Further south, Pine Island Glacier is a huge ice stream in West Antarctica that is thinning, receding and accelerating. Pine Island Glacier has the potential to raise global sea levels by 1.5 m all by itself, so these changes are concerning. Even in the cold, dry East Antarctic Ice Sheet, outlet glaciers are shrinking back. The consistent picture of Antarctica as a whole is one of receding, shrinking outlet glaciers.
Can you explain a little about your research in Antarctica?
My research uses a combination of field work, where I go and map the former extent of glaciers, using satellite images to map their current behaviour, and using computer simulations to understand the relationship between glaciers and climate in Antarctica. My research aims to understand how glaciers in Antarctica responded to past climate change. I'm very interested in glacier behaviour before, during and after the Last Glacial Maximum, around 18,000 years ago, a time when the climate changed dramatically. I'm also interested in smaller glacier fluctuations during the last 10,000 years, and what this might tell us about glacier sensitivity to climate change. If we can understand how glaciers responded to large changes in climate in the past, we can put current change into context and better predict future behaviour.
For you, what are the most important things you have discovered while researching Antarctica?
So much of our exciting research is on-going, but so far one of our most significant findings has covered the birth, life and death of Prince Gustav Ice Stream around James Ross Island on the northern Antarctic Peninsula. This ice stream became active during the end of the last glaciation, around 12,000 years ago, and survived less than 6,000 years. It's one of the first studies to look at the initiation of an ice stream, and it provides important context for ice stream changes in West Antarctica today.
How do you go about researching such an extreme environment?
You have to be pretty resilient! You are very far from help and so need to be careful, as medical evacuation is challenging. But we are well looked after by a field assistant, who is a professional mountaineer and is responsible for our safety. We sleep in small tents and communicate with Rothera, the nearest British base, with radio every day. If we fail to call on the radio, they will send a plane to look for us!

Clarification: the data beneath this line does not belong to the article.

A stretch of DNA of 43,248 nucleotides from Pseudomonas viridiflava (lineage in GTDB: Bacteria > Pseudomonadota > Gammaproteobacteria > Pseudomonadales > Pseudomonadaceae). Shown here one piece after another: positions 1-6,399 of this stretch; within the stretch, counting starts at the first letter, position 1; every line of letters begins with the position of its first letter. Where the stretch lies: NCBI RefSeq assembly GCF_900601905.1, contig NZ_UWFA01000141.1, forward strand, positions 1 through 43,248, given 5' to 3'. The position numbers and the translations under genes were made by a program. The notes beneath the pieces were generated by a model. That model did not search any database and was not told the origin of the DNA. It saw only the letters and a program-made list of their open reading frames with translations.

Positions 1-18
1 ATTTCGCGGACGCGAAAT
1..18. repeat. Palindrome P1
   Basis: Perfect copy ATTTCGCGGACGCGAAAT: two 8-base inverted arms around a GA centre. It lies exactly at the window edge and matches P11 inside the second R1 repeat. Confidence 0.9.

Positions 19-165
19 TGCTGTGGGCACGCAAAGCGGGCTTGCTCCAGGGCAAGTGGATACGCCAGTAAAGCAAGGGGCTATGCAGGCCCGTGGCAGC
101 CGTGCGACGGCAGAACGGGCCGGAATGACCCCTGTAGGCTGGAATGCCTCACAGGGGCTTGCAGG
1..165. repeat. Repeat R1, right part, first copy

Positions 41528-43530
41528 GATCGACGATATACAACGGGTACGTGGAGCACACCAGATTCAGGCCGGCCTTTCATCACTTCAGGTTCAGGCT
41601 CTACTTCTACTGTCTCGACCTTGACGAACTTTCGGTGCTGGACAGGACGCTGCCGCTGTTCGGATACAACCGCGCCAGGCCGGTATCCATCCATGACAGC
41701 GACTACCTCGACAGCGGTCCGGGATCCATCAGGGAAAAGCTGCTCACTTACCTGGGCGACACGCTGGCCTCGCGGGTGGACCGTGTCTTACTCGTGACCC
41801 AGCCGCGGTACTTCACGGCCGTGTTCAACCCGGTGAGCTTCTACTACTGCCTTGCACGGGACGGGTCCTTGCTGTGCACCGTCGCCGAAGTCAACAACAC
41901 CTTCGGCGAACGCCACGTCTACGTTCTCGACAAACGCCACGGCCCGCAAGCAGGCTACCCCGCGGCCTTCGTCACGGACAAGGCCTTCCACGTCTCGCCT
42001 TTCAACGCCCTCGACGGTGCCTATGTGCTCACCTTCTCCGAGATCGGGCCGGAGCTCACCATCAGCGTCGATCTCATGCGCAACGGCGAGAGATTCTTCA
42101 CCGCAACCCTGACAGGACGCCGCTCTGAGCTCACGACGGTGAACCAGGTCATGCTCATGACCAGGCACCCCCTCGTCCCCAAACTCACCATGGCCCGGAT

It can also be pretty chilly, the coldest I've worked in is about -20°C. That's not too cold (people work in much colder environments in Antarctica), but it does mean that you have to take some special precautions! For example, drinking water must be melted from snow. Every day, you must dig fresh snow and melt it in your tent. In order to have enough water to eat and drink, the stove must be melting water pretty much the whole time you're in the tent. That does not leave much water left for washing yourself or your clothes, but fortunately nobody gets that smelly when it is so cold.
Rothera Research Station, Antarctic Pensinsula. Source: AntarcticGlaciers.org
Are there any of your research methods that are particularly challenging?
They are all challenging! Each method has its own complexities and limitations. You need to be aware of these if you are to collect robust results. My computer simulations require lots of maths, which has never been a strong point of mine. Satellite image analysis requires endless hours processing data at your computer. I have always enjoyed fieldwork, but it does mean you have to put up with sharing a small tent with your colleagues for weeks on end! Used together though, these methods can provide you with exciting, original, important data.
Do you have a favourite glacier?
Davies Dome! It is a small ice dome on James Ross Island on the Antarctic Peninsula. It is not named after me though - it's named after Gwion ("Taff") Davies (1917-2005), general assistant on Operation "Tabarin"; Port Lockroy, 1944-45, and Hope Bay, 1945-46. Find out more.
Bethan was interviewed in February 2014